Kale is a popular and nutritious leafy green vegetable that has become increasingly common in recent years. While most parts of kale can be eaten raw or cooked, there are some parts that are not considered edible.
Kale Leaves and Stems
The leaves and stems of kale are the most commonly consumed parts. The leaves can have a range of colors including green, purple, white, and red. The stems are typically fibrous but tender when cooked. Both the leaves and stems are packed with nutrients like vitamins A, C, and K as well as minerals like calcium, potassium, and magnesium.
Kale leaves and stems are versatile and can be enjoyed raw in salads, sandwiches, smoothies, and juices. They can also be sautéed, roasted, braised, or blanched. The stems take slightly longer to cook than the leaves, so many people chop and cook them separately to optimal texture.
Kale Flowers and Flower Buds
As kale bolts and goes to flower, small green flower buds will start to form where leaves join the main stem. The buds have a similar taste to the leaves and can be eaten raw or cooked.
Open kale flowers can also be eaten and have a mild, nutty flavor. They can be used as a garnish or incorporated into salads for visual interest and added texture.
After pollination, the kale flowers will develop into seed pods that contain dozens of small seeds. The seeds can be collected once the pods become dry and brown. They have an earthy, nutty taste similar to other cruciferous vegetables in the cabbage family.
Kale seeds can be eaten raw but are often toasted or roasted to enhance their flavor. They make a crunchy addition to salads, yogurt, cereals, baked goods, trail mixes, and granola. Sprouted kale seeds are also edible and contain a concentrated dose of nutrients.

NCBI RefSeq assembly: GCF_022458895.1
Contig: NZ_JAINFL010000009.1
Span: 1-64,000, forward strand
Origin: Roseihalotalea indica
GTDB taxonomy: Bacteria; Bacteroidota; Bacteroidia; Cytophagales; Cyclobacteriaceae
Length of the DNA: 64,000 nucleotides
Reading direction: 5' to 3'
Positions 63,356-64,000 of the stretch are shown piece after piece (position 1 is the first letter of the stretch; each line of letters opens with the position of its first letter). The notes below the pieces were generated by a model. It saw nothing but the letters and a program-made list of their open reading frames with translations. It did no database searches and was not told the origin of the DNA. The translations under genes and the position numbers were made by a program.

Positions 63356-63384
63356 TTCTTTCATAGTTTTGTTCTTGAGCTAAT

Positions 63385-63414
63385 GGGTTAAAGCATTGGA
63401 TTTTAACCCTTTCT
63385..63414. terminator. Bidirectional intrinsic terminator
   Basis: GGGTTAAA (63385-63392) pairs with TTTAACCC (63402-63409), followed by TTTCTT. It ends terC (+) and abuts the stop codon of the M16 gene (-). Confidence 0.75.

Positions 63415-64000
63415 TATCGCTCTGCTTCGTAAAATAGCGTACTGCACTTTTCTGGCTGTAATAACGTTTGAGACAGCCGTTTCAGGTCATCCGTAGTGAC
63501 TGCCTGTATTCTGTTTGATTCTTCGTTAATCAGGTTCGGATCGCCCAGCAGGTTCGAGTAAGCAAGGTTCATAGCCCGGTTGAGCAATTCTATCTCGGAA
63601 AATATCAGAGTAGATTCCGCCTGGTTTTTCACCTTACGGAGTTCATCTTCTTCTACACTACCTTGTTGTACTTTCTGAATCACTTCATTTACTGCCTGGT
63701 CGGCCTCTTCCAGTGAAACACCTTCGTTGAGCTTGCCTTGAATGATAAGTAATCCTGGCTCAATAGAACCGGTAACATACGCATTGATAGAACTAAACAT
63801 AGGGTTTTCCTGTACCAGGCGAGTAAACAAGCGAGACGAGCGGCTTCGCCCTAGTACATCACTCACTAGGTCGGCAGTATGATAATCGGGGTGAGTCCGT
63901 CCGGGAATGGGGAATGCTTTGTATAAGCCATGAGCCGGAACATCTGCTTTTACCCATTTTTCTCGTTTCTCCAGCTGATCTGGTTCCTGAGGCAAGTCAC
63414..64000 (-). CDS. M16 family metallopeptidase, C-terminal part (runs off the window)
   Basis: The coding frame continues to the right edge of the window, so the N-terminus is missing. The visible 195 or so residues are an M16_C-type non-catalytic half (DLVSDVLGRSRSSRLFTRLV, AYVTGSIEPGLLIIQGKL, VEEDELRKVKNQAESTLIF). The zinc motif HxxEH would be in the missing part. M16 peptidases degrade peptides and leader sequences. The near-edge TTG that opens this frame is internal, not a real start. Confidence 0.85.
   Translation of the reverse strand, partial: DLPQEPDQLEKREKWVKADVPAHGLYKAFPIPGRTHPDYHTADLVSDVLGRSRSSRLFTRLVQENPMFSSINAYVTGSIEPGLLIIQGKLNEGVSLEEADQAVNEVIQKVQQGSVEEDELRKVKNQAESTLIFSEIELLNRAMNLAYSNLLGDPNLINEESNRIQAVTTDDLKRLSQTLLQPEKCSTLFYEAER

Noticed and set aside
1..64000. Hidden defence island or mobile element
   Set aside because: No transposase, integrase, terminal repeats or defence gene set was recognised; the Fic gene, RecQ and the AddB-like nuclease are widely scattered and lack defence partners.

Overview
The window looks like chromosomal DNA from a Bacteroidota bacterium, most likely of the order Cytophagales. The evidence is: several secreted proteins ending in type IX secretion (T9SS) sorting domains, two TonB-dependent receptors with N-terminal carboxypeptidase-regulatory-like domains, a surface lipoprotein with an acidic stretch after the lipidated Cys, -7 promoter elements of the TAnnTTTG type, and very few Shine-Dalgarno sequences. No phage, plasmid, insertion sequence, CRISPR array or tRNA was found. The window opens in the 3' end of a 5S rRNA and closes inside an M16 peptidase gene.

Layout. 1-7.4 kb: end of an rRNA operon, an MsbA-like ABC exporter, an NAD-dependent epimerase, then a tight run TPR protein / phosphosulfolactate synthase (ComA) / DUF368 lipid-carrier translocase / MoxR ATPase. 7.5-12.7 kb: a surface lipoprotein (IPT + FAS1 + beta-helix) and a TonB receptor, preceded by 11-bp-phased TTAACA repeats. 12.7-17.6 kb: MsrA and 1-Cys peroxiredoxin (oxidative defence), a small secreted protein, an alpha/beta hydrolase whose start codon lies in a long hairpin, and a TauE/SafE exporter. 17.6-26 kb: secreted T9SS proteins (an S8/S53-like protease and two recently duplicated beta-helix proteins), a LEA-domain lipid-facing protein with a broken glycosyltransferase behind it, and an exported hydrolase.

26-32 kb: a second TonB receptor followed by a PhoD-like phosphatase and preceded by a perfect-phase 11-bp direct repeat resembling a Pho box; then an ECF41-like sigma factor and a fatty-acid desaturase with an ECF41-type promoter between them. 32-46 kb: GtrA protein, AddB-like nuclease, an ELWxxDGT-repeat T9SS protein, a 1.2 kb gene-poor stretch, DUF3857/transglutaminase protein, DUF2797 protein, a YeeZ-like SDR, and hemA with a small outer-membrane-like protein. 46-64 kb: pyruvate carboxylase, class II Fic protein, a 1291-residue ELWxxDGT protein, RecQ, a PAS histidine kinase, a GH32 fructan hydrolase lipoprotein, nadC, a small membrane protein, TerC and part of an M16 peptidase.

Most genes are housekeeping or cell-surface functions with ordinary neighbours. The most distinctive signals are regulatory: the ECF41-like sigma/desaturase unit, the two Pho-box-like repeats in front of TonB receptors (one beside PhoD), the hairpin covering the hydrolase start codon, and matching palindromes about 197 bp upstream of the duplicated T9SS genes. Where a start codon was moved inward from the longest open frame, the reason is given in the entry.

The thick, woodier stalks that extend from the base of the kale plant are not considered edible. These stalks are very fibrous and lack flavor. Peeling away the outer layer reveals a tough, stringy core that is not palatable.
Some people may choose to juice small amounts of kale stalks to extract nutrients and liquids. However, the fibrous texture can be difficult on most juicers and blenders. It’s recommended to compost larger kale stalks instead of eating them.
Mature Kale Leaves
As kale matures and grows larger, the leaves can become very tough and fibrous. The flavor also becomes more bitter and pungent. Extremely large, old kale leaves are not ideal for eating raw or cooking.
It’s best to harvest kale leaves while they are still young and tender. Size can vary based on the kale variety, but leaves longer than about 8 inches are often too mature and fibrous to enjoy. Trim any tough stems and center ribs before cooking older kale leaves.
Kale that is turning yellow, brown, or slimy should be trimmed or fully discarded. Wilted kale leaves will also have a compromised texture and flavor.
Decaying and damaged kale may contain harmful bacteria that can cause foodborne illness. Always wash kale thoroughly and inspect leaves carefully before eating. Compost any kale that shows signs of spoilage.
Kale leaves with evidence of pest damage, holes, or insect eggs should not be consumed. These can harbor potentially harmful organisms along with unwanted texture.
Light pest damage is common and can be remedied by cutting away the affected areas of the leaves. Heavily damaged kale with frass or webbing should be fully composted.
Kale grown close to the ground has a higher risk of being contaminated with dirt, debris, feces, or microbes. Thoroughly washing kale before eating is essential.
However, kale that is excessively dirty or muddy should not be eaten raw. The grittiness cannot be fully washed away. Cooked applications are safer when using dirtier kale.
Some ornamental varieties of kale grown for decoration have marginal edibility and flavor. Their leaves are very tough and not suitable for eating.
Certain decorative kale plants have also been treated with chemicals or dyes to achieve dark shades of purple and red. Only eat kale varieties that are specifically marketed as edible.
While kale is an extremely healthy vegetable, certain parts and forms of the plant are considered inedible. The main edible portions are the young, tender leaves and stems. Mature leaves, fibrous stalks, decaying kale, and pest-damaged leaves should be avoided or composted.
Taking care to harvest, clean, and prepare kale properly maximizes its impressive nutrient content. Focus on fresh, vibrant leaves free of blemishes or dirt. With few exceptions, most parts of a kale plant can provide excellent nourishment when used correctly.